Hot Springs -- Pozos Termales (no phone) are springs without the hot -- that is, there are a couple of muddy, tepid pools with minerals that ostensibly alleviate ailments like arthritis and rheumatism. What Pozos promotes is fangotherapy, or caking yourself in mineral-rich mud, waiting on a metal bench for it to plaster, and washing it off in a shower. The end result is much softer skin, but although the complex is neat as a pin, this is no glamour spa, rather a public concession with picnic tables, a meandering stream, and a couple of tiny pools that can get too close for comfort on weekends when dozens of visitors come to soak their aches away. The complex is open daily from 8am to 5pm, and costs $2 (£1) adults, 50¢ (25p) children under 12, 75¢ (40p) seniors.
Spas -- Crater Valley Adventure Spa has a limited-service spa that offers massages, a tiny sauna, and an outdoor whirlpool, and they have an attractive outdoor pool, ringed with hammocks and lounge chairs, that they'll let you use even if you are not lodging at the hotel. (Crater Valley prefers low-key day visitors and no groups.) Surely the best spa in the area is the Casa de Lourdes, which opened recently. This elegant hotel has a full spa including massage, whirlpool, Turkish bath, fangotherapy, and a solarium. If you come in the morning, you can lunch at their fabulous restaurant afterward (the pool here is at their restaurant and not private enough to encourage swimming).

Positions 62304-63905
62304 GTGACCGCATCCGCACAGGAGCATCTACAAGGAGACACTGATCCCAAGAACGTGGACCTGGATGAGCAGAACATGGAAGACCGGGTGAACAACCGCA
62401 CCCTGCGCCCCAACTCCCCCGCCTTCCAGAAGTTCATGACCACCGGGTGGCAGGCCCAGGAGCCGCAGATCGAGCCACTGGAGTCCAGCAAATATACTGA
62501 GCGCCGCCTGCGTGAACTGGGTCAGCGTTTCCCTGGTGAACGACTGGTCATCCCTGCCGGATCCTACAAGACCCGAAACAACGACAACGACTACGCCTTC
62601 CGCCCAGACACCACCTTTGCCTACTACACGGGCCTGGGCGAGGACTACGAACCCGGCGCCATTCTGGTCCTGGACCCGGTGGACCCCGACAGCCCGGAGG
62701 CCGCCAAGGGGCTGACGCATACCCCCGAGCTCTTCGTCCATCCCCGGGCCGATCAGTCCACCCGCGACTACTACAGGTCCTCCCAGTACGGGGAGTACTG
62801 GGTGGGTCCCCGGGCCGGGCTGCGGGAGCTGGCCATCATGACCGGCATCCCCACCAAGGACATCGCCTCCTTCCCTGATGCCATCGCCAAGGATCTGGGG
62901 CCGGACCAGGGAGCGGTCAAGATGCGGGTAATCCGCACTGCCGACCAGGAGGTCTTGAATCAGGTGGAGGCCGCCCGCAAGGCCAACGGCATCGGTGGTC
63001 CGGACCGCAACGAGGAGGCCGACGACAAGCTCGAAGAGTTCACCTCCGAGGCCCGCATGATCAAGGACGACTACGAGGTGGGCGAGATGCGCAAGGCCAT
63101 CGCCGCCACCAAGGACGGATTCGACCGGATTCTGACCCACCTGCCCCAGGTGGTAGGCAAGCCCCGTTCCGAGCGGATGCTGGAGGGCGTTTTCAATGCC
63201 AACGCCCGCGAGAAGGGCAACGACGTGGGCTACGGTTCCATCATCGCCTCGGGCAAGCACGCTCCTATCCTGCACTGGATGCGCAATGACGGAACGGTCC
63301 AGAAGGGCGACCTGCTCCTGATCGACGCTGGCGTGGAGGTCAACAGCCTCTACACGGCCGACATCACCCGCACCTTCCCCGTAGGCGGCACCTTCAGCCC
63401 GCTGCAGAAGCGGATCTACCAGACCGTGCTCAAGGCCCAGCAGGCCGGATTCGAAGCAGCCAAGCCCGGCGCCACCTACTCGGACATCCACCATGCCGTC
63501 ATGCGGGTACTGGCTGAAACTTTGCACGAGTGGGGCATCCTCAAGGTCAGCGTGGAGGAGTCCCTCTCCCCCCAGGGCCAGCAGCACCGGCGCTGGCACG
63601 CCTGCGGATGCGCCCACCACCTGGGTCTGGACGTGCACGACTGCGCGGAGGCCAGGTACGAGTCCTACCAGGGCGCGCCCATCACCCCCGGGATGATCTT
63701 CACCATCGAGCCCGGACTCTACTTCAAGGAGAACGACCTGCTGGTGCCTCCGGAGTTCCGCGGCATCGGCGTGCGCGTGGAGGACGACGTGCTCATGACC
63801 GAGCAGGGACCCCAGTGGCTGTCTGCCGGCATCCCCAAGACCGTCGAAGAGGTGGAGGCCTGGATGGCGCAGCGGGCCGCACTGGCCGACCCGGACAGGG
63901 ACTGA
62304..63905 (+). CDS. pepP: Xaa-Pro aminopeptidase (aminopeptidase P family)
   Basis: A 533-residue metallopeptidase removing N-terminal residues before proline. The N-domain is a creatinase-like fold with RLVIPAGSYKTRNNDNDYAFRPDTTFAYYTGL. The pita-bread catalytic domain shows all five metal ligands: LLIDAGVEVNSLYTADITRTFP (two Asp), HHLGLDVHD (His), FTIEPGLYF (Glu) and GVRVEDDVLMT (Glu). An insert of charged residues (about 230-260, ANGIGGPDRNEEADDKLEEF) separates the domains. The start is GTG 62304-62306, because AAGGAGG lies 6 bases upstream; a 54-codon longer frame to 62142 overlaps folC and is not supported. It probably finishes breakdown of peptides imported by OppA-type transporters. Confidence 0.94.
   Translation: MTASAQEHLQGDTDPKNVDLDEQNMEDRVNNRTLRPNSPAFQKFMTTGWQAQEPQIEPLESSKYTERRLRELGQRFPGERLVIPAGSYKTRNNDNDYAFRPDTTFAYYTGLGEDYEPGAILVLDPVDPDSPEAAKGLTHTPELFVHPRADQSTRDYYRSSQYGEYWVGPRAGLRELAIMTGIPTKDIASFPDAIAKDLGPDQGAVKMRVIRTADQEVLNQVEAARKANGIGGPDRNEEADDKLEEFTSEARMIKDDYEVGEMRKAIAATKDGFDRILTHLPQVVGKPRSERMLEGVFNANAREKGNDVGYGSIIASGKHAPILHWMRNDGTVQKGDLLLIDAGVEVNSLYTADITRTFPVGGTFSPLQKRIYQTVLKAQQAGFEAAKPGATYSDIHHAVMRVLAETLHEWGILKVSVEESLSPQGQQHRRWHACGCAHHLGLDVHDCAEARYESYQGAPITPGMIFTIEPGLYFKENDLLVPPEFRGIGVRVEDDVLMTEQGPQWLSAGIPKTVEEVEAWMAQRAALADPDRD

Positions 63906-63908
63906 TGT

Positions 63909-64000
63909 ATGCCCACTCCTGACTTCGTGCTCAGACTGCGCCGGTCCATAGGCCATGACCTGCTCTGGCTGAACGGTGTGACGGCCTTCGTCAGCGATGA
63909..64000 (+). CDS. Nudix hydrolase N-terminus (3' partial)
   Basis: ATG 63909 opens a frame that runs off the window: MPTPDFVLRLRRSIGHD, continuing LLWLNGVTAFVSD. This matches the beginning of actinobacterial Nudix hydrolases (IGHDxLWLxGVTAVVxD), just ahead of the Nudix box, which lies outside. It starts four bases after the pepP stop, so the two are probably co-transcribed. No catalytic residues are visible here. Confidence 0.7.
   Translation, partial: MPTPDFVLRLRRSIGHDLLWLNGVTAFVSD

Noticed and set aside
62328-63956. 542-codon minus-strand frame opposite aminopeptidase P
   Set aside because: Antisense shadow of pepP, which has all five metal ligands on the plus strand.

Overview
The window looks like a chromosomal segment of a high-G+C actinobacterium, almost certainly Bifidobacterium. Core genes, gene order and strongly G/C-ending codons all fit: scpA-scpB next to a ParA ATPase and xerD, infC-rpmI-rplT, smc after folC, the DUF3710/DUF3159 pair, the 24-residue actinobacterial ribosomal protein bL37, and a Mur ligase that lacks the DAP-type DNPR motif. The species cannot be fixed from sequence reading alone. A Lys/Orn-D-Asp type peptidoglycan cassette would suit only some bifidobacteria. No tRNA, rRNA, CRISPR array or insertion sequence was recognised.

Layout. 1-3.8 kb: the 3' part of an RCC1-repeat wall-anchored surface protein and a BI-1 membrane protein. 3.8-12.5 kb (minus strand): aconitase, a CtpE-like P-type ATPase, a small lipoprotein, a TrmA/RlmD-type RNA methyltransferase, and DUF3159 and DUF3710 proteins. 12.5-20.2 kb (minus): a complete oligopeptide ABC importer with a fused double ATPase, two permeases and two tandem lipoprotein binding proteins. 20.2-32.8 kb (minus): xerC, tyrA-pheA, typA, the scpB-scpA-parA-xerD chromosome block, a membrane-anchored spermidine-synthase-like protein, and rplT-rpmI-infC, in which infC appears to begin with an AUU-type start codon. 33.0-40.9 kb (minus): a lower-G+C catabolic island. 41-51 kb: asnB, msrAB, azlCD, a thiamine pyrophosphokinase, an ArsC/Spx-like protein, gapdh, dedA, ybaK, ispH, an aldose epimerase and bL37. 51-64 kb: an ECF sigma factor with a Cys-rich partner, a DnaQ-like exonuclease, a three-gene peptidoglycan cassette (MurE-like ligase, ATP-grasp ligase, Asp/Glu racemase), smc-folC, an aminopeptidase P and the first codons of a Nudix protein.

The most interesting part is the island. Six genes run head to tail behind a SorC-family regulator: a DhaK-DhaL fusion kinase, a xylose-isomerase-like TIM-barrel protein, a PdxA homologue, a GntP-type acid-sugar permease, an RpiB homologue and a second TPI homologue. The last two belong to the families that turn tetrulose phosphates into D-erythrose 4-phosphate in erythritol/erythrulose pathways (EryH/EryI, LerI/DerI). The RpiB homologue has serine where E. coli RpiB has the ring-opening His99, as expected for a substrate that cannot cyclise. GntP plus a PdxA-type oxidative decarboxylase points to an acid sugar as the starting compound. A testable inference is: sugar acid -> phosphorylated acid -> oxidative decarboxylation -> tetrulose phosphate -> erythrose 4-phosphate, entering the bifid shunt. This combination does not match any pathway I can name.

Note: This information was accurate when it was published, but can change without notice. Please be sure to confirm all rates and details directly with the companies in question before planning your trip.